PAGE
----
Yoruba Radios app. Yorùbá is a Niger–Congo language spoken in West Africa by approximately 20 million speakers. The native tongue of the Yoruba people, is spoken, among other languages, in Nigeria, Benin, and Togo and in communities in other parts of Africa, Europe and the Americas. A variety of the language, Lucumi, is used as the liturgical language of the Santeria religion of Cuba, Puerto Rico, and the Dominican Republic. It is most closely related to the Itsekiri language spoken in the Niger-Delta and Igala spoken in central Nigeria.
The ancestor of the Yoruba speakers is, according to their oral traditions, Oduduwa. Although they share a common history, it is only since the second half of the nineteenth century that the children of Oduduwa share one name. At some stage the term Yariba or Yoruba came into use, first confined to the Ọyọ Kingdom; the term was used among the Hausa (as it is today) but its origins are unclear. In part due to the development of a written standard, the term Yoruba was extended to include all speakers of the language.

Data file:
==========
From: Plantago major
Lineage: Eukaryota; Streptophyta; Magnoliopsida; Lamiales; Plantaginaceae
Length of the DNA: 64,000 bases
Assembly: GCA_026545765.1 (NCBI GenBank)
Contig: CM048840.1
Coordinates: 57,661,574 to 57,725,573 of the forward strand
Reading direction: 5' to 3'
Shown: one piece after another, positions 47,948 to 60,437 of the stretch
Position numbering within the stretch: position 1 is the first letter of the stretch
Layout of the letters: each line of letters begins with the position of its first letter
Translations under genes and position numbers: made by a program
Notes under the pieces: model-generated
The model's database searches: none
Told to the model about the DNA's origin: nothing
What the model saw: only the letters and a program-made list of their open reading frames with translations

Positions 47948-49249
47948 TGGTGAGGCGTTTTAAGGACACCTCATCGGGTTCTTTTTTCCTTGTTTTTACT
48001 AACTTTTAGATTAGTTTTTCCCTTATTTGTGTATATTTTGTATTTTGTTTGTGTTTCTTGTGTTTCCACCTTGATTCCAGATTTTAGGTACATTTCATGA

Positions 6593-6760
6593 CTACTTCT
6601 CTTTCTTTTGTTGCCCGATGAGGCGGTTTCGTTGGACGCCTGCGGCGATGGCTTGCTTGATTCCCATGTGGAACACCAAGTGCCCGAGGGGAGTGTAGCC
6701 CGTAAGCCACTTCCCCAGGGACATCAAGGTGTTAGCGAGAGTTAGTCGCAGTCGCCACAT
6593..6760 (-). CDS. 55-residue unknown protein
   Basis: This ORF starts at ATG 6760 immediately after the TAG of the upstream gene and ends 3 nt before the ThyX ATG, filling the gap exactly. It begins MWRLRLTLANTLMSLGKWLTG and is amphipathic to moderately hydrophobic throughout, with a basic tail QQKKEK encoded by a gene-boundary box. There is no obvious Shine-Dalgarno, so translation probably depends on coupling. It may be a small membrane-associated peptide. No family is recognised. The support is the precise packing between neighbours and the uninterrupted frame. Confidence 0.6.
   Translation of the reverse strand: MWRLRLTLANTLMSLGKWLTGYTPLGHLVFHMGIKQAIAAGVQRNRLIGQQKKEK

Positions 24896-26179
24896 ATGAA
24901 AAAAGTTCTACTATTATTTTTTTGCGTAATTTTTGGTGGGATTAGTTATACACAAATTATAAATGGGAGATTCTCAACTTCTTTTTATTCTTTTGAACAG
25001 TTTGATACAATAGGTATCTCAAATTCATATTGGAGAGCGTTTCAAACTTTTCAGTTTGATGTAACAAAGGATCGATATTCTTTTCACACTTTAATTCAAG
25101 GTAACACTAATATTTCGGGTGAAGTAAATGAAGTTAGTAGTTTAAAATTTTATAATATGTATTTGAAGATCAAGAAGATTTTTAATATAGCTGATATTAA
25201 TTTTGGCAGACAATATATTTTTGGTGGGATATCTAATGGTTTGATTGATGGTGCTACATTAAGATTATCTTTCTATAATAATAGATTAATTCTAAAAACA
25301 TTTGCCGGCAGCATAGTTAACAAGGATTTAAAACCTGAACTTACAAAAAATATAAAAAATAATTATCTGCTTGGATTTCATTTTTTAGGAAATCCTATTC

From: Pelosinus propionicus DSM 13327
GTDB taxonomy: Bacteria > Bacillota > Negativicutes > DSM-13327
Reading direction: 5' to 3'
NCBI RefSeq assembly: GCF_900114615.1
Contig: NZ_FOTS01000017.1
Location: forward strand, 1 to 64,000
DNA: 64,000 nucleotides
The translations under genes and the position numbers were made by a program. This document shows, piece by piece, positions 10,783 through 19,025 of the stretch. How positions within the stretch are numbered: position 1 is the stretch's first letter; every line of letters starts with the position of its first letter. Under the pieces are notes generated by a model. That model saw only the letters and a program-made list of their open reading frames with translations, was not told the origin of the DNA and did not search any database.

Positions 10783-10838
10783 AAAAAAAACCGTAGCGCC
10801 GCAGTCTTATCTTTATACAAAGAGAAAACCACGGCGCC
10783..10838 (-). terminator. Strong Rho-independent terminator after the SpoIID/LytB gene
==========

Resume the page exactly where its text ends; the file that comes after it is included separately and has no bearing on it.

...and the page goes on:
Linguistic means — including, for example, historical-comparative linguistics, glottochronology, and dialectology — used along with both traditional (oral) historical sources and archaeological finds, have shed some light on the history of the Yorubas and their language before this point. The North-West Yoruba dialects, for example, show more linguistic innovations. According to some, this, combined with the fact that Southeast and Central Yoruba areas generally have older settlements, suggests a later date of immigration for Northwest Yoruba.
native name èdè Yorùbá, 'the Yorùbá language'